• Environmental risks, focusing on impacts “that may impair the right to a healthy environment,” including climate, the sustainable use of natural resources, and biodiversity and ecosystems. The draft specifically references risks involving “climate change, air and water pollution, deforestation, loss in biodiversity, and greenhouse emissions.”
  • Governance risks, focusing on “the good governance of a country, region or territory,” which defined to encompass corruption and bribery, and situations in which a business “becomes improperly involved in local political activities, makes illegal campaign contributions or fails to comply with the applicable tax legislation.”
  • Human rights risks, focusing on “potential or actual adverse impact that may impair the full enjoyment of human rights by individuals or groups of individuals in relation to internationally recognized human rights understood, at a minimum,” as those expressed in the International Bill of Human Rights, the United Nations human rights instruments and the ILO Declarations and Conventions.
  1. The Directive requires companies undertake risk assessments and establish strategies to address identified risks.

Article 4 requires companies to determine whether their business cause or contributes to environmental, human rights or governance risks, as well as substantial ongoing public disclosures. “Risk” is defined in Article 3 as a potential or actual adverse impact on individuals, a group and other organizations.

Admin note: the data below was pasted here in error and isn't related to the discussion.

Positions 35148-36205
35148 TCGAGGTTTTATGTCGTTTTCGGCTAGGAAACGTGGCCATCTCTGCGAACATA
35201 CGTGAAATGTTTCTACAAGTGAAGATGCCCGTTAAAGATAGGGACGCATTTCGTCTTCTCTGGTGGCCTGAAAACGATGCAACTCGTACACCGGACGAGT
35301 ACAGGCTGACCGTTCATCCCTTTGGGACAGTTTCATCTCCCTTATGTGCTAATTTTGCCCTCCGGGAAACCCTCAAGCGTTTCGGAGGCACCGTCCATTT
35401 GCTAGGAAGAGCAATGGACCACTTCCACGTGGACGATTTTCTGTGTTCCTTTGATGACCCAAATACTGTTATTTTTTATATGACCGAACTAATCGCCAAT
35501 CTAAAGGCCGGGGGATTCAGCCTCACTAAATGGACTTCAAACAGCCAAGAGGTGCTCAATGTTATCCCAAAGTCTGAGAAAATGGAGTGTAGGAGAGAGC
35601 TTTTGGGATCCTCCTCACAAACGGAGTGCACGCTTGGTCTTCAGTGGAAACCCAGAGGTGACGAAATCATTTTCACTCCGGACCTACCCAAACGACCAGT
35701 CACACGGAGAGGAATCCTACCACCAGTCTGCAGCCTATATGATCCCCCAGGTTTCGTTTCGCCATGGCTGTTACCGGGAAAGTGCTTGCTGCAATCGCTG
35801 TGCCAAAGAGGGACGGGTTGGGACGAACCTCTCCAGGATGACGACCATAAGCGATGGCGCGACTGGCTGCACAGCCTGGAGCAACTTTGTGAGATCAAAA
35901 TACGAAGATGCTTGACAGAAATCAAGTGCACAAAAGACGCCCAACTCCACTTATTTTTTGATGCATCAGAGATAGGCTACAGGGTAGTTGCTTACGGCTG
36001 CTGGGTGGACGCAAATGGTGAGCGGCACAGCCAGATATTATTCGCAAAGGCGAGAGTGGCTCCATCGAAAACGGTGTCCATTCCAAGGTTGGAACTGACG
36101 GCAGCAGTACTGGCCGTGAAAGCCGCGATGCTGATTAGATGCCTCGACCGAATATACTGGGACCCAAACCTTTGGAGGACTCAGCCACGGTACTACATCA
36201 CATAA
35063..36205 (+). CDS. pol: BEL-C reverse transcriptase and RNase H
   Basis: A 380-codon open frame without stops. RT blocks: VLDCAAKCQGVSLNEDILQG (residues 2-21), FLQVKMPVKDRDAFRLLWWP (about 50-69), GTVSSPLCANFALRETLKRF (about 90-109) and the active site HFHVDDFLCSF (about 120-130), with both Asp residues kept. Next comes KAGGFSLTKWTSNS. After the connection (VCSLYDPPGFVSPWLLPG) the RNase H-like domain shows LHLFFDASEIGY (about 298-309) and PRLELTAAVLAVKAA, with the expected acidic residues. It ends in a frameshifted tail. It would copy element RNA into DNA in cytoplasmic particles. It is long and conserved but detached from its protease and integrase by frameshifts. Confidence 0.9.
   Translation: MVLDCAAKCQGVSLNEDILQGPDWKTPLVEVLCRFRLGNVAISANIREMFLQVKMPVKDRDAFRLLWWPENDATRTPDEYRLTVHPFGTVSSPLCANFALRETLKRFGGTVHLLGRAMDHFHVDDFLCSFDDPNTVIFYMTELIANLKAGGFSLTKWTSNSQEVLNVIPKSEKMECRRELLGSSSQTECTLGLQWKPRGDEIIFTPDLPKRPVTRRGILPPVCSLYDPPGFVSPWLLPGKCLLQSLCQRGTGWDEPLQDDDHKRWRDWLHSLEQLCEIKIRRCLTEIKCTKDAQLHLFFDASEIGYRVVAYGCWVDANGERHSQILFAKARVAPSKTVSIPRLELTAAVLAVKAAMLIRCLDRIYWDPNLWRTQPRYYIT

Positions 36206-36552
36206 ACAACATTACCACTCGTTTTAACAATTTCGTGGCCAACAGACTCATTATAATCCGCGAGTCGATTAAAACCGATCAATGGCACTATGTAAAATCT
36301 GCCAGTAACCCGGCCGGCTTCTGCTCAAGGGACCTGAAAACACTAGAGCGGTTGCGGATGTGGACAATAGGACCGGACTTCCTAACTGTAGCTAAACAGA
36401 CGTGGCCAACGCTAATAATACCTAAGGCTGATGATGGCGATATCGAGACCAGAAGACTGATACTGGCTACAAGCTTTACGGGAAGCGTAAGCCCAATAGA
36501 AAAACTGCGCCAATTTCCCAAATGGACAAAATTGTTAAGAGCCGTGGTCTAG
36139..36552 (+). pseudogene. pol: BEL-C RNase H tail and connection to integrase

If a company concludes it does not cause or contribute to these risks, it must publish a statement along with the risk assessment to that effect.  The company is obligated to identify and report any new risks that emerge in the future. Alternatively, where a company does identify risks, the company is obligated to establish a due diligence strategy that:

  1. describes the risks and the level of severity and urgency;
  2. publicly discloses “detailed, relevant and meaningful information” about its value chain, “including names, locations and other relevant information concerning subsidiaries, suppliers and business partners”;
  3. describes the policies and measures taken to cease, prevent or mitigate the identified risks;
  4. prioritizes multiple risks; and
  5. explains the methodology of the deployed strategy and certifying stakeholder consultation.

In addition to the above, companies must publicly disclose how their due diligence strategy relates to their business strategy, ensure that the environmental, governance and human rights policies of their business partners align with their due diligence strategy, and “regularly verify” that suppliers and subcontractors comply with their relevant obligations. The due diligence strategy must also be communicated to workers, business relationships and stakeholders (Article 6) and reviewed once a year (Article 8).

  1. Companies must establish grievance mechanisms allowing persons to voice concerns to the company concerning the existence of environmental, governance, and human rights risks.

Article 9 mandates that companies establish grievance mechanisms to permit persons to anonymously voice concerns regarding environmental, governance or human rights risks. Grievance mechanisms must be “legitimate, safe, equitable, transparent, rights compatible and adaptable” and “provide for timely and effective responses to stakeholders, both in instances of warnings and complaints and in instances of remediation.” While the grievance mechanism is akin to a whistleblower program, it does not provide a comparable substitute to the U.S. regime.